WetaLogo3.jpg
mll_shots_ata_1730_302x1144clean.png

Avengers: Infinity Wars

Eddy was an important part of our workflow on Avengers: Infinity War. Atmospheric dust elements, Infinity stone effects, and meteor trails were all enhanced through the use of Eddy, helping us to create rich and realistic detail across the entire Titan sequence.
— Matt Aitken, Visual Effects Supervisor, Weta Digital
Avengers: Infinity War was our first project to adopt Eddy in production. We were initially cautious, but Eddy soon proved its worth to our FX, Lighting and Compositing departments. The most immediate benefit was that it enabled artists to present many more iterations of a shot within a day, compared to the standard pipeline approach. It also gave us the ability to tweak the look of volumetric effects directly in Comp, in the shot context, without having to going back upstream through the pipeline. On several occasions we used Eddy to do the full FX – from look-dev to the final result. Artists were impressed at how easily this could be achieved.
— Simone Riginelli Compositing FX domain director, Weta Digital

Simone Riginelli,  Weta Digital’s Compositing FX domain director created templates for compositors and lighters. These allowed artists to add dust across shots, add volumetric glow (including volumetric shadows), and create the ray-blasts from the power stones.

Dust on Titan

To efficiently produce 3D dust renders for shots on Titan, lighters were given a Nuke script containing a pre-cached dust simulation. Within Nuke, lighters were able adjust lighting and get correct shadowing from the Titan environment to create believable dust. This could be rendered using any shot camera. Lighters just had to move the dust 'donut' close to the shot camera and adjust the lighting. A simplified version of the Titan layout was created and imported into Nuke to create accurate shadowing and occlusion for the dust. Once a lighter was happy with a look, they could render a contact sheet for the Supervisor to review, allowing them to see the environment with and without dust, a diagnostic of the render and the render against black.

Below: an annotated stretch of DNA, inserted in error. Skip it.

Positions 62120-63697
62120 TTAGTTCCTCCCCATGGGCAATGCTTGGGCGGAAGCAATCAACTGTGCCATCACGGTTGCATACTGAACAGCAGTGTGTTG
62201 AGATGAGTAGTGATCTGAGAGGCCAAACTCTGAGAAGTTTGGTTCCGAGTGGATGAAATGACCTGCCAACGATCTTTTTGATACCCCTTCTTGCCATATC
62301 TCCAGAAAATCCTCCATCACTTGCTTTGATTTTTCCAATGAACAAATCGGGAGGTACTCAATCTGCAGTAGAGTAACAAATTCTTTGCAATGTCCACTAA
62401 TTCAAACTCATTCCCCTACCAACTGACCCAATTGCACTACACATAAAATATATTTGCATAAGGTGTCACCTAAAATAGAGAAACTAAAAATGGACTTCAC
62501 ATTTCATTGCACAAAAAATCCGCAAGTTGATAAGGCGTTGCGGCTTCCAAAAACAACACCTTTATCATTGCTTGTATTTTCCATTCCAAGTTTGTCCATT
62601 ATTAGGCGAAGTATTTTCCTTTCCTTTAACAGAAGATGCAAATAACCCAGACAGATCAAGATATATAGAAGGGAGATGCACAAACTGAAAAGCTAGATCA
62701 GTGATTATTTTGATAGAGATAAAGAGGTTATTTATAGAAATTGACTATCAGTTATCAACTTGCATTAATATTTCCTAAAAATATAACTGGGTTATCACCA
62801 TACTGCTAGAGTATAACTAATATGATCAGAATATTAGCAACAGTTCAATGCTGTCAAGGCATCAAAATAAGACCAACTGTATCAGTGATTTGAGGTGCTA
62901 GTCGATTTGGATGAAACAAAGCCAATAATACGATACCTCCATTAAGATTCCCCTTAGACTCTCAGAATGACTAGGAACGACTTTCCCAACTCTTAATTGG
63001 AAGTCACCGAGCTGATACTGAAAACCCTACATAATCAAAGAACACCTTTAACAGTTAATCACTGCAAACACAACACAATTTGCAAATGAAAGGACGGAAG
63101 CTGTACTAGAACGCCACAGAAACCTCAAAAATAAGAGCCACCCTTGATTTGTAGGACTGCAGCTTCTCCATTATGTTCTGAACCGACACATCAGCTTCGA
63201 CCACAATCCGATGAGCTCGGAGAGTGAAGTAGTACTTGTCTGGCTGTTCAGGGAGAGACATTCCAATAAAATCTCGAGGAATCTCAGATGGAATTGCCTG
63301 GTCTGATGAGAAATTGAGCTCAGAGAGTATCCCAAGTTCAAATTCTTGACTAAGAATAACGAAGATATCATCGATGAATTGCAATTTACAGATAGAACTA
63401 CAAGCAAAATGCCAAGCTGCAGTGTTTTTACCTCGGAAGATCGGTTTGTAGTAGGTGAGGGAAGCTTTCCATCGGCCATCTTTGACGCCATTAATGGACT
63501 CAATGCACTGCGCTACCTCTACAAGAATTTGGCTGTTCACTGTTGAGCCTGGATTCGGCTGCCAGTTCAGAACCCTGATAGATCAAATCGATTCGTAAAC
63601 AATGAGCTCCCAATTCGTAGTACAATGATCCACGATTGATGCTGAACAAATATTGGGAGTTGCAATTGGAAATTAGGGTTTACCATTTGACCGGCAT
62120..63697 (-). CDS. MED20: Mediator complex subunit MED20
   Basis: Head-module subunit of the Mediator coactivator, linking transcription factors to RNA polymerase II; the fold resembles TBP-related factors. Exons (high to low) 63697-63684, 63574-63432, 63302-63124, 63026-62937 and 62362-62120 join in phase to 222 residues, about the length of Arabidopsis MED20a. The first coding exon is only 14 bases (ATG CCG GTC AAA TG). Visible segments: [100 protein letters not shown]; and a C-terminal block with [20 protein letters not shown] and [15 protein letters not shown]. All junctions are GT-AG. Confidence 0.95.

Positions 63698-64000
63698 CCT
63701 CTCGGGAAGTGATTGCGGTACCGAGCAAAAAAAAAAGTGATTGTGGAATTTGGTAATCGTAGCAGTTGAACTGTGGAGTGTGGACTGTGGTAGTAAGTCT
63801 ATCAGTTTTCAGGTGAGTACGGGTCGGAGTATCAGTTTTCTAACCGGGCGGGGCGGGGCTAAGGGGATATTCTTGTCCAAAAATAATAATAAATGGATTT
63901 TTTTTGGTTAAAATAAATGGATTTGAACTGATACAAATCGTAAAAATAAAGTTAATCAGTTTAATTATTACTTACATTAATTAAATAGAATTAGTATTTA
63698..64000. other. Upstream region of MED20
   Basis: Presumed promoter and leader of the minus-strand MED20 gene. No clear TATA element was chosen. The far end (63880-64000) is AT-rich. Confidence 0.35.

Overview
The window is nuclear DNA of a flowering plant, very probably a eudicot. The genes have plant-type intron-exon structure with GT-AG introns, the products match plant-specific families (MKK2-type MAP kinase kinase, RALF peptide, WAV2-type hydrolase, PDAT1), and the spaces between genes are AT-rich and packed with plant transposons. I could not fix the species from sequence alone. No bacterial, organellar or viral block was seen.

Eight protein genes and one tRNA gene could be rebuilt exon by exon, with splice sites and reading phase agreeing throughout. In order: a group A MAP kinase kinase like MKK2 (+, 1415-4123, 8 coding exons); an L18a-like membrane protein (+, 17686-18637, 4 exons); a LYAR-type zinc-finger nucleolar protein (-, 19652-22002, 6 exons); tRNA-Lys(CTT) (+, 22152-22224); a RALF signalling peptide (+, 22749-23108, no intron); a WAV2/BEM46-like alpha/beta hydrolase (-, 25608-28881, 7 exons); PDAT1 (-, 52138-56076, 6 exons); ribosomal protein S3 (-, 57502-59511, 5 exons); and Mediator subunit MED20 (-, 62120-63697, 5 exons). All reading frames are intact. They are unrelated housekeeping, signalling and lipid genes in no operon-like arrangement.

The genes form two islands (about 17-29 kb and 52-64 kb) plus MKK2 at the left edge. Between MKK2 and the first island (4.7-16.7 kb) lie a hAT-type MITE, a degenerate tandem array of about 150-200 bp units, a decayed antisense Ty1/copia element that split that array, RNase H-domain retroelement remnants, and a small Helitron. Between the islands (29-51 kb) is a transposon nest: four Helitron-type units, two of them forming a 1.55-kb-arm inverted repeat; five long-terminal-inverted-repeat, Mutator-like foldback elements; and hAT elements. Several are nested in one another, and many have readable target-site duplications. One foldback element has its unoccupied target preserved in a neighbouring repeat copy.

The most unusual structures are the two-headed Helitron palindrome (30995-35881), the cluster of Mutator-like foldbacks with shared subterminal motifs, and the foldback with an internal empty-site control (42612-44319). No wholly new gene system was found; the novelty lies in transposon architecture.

Eddy was used to render the dusty atmosphere on Titan.

Eddy was used to render the dusty atmosphere on Titan.

Weta compositors rendered many of the more subtle FX elements (dust, wafting smoke, atmos) through Eddy, even if the effect was generated in another package. This let them interactively tweak lighting, density and shading in full context of the final composite. This simplified the process immensely where dust was interacting with highly emissive objects and FX elements. 

Power stone Effect

Eddy generated interactive dust caused by the Power stone effect.

Eddy generated interactive dust caused by the Power stone effect.

ate_3640_pubStill_v308.1040.jpg
For the powerstone effect in some shots, we used Eddy from look-dev to the final result. Allowing compositors to create the FX from scratch and giving them the ability to use Eddy’s AOV output to integrate the elements.
— Sean Walker – CG Supervisor, Weta Digital
The Powerstone effect look dev and final sim generated using Eddy

The Powerstone effect look dev and final sim generated using Eddy

Dr. Strange’s mandala shield


The shot that best demonstrates the benefits Weta saw from adopting Eddy is Dr. Strange’s mandala shield.  Weta had always planned to do most of the work in comp.  The shield itself was simple geometry with procedural textures created in Nuke, and all the sparks are Nuke particles driven by those textures. They originally planned to generate the volume separately in FX; however, Eddy allowed them to streamline this as a single process and deliver the entire FX from the Comp department.

mll_shots_ata_1730_220x1144.png
The entire mandala shield effect created using Eddy in Nuke.

The entire mandala shield effect created using Eddy in Nuke.

Eddy was used to create Dr. Strange’s time warp effect, providing the Time Stone simulation and rendering.

Eddy was used to create Dr. Strange’s time warp effect, providing the Time Stone simulation and rendering.